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by anonymous
Hi, more a question of clarification than anything. I've just tested a TSW100, it's supposed to be 802.3af/at. It is my (no doubt deficient) understanding that the PoE device has a handshake that qualifies it to receive PoE. i.e. Plug in a passive PoE device and you won't get voltage on the cable? It seems I've popped a diode on a new Ubiquiti NBE-5AC-Gen2 (24V passive) by plugging it into the TSW100.

So, can someone please clarify what's happening here? I can plug the NanoBeam into a different 802.3af switch and not leave it useless, but the TSW100 has killed it due to my negligence.


1 Answer

–1 vote
by anonymous

I believe you had to receive POE Injector along with your Ubiquiti device? It is required to convert Active PoE to Passive PoE. If the device that you're trying to power does not say that it supports 802.03af/at - it will not, and I had some reading done on the datasheet of NBE-5AC and it says that it's only Passive PoE.

by anonymous
Hi, thanks I know NanoBeams are passive, and because of that it should not receive power from an 802.3af/at enabled port in my understanding. This device did receive power and has therefore popped its TVS diode. Why is the TSW100 sending voltage to a passive device?
by anonymous


I had a talk with RnD and it seems that the first revision and second revision of TSW100 devices have a difference that could've been a cause of your device being burned.

But first, we have some questions.

  • Did you use the cable with a shield? They look something like this:
  • Could it be that the housings of two devices somehow touched?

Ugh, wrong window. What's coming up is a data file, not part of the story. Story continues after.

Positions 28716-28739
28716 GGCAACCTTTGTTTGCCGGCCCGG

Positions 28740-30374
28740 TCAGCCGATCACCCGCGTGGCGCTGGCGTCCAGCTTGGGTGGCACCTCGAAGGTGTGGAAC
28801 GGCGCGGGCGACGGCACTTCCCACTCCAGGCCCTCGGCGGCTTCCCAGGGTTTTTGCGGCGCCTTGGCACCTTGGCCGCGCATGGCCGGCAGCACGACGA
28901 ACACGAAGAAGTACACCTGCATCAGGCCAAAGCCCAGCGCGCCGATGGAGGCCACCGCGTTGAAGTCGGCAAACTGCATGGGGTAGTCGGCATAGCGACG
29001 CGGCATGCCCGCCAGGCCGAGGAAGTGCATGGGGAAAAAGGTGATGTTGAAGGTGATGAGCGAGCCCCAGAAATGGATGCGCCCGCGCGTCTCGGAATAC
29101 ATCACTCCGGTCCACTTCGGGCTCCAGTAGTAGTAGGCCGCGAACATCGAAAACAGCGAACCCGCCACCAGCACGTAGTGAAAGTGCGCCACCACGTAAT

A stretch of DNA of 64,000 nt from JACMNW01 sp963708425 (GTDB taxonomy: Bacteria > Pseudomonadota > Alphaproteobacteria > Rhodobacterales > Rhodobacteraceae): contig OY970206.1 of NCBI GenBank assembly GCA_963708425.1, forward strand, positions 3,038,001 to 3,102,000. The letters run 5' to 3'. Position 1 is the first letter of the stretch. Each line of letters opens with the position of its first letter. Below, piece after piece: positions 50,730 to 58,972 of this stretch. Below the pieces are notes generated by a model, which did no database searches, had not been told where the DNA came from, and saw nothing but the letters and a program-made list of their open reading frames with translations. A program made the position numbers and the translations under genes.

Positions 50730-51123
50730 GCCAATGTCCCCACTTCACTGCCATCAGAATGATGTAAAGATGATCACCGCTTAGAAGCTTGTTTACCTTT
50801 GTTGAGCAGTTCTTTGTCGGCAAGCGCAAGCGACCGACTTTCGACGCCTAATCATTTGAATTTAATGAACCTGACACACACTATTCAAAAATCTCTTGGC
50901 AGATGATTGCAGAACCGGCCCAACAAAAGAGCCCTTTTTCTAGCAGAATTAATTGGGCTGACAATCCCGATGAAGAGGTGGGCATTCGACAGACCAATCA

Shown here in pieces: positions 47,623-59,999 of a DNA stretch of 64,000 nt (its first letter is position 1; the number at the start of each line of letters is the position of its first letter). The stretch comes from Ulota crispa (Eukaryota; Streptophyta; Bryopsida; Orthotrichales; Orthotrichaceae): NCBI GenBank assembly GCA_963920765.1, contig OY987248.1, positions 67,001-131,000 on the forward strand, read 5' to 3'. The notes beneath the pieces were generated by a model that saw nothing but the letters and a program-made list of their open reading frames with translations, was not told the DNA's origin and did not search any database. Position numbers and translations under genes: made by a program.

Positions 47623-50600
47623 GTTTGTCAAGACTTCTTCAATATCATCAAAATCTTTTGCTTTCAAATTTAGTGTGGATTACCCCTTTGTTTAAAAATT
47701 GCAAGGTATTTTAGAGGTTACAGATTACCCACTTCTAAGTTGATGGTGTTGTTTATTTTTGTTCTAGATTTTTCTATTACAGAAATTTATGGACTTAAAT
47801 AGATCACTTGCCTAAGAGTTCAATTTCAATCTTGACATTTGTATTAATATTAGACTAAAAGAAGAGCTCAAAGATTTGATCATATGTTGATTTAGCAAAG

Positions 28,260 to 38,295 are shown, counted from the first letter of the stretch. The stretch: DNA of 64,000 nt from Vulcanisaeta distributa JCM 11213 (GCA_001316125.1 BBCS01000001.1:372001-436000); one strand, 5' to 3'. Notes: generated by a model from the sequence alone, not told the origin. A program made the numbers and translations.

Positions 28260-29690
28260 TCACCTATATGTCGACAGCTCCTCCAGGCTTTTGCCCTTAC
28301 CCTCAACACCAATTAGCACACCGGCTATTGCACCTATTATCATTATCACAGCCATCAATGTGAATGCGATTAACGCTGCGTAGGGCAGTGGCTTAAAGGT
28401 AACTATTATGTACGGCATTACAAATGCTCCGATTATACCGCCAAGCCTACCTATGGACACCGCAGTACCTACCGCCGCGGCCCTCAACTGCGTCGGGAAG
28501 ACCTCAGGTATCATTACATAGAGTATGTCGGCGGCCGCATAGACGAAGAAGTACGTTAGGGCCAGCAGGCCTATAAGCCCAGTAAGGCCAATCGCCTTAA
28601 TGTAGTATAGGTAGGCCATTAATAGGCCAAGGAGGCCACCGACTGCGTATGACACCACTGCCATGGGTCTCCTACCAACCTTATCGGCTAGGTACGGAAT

• There's also a small chance that PoE transistor got shortened and GND was still intact, if that would be the case, RnD would like to ask you to send TSW100 to us for inspection.
by anonymous

Good day. Thank you for the reply and your effort. 

The TSW100 is labelled from "Batch no: 005"

  • It is highly possible I used a shielded patch cable but I cannot confirm, I use a mix at my desk.
  • There is no chance the housings touched directly. I would have to force the corner of the switch into the plastic port cavity of the NanoBeam for that to occur.

The device that got popped was a new model NBE-5AC-Gen2. I also tested a deprecated unit (loco M5), instead of popping it just blinked all leds repeatedly (power/short issue indicator I think), but on normal power it's fine. I assume it has a less sensitive TVS diode.

If you still want the device inspected please let me know and I'll arrange it through our vendor (we have 3x TSW100 units delivered from the same vendor for the same client, not yet deployed). 

by anonymous


Thank you for this helpful information, but I will need more testing done from you.

Could you check with the multimeter if there's continuity between GND and shield of RJ45 on your NBE-5AC-Gen2?

From this teardown image, it looks like there is, but we're not sure. It looks like the RJ45 shield is soldered into GND polygon, but that red filling doesn't allow us to confirm this.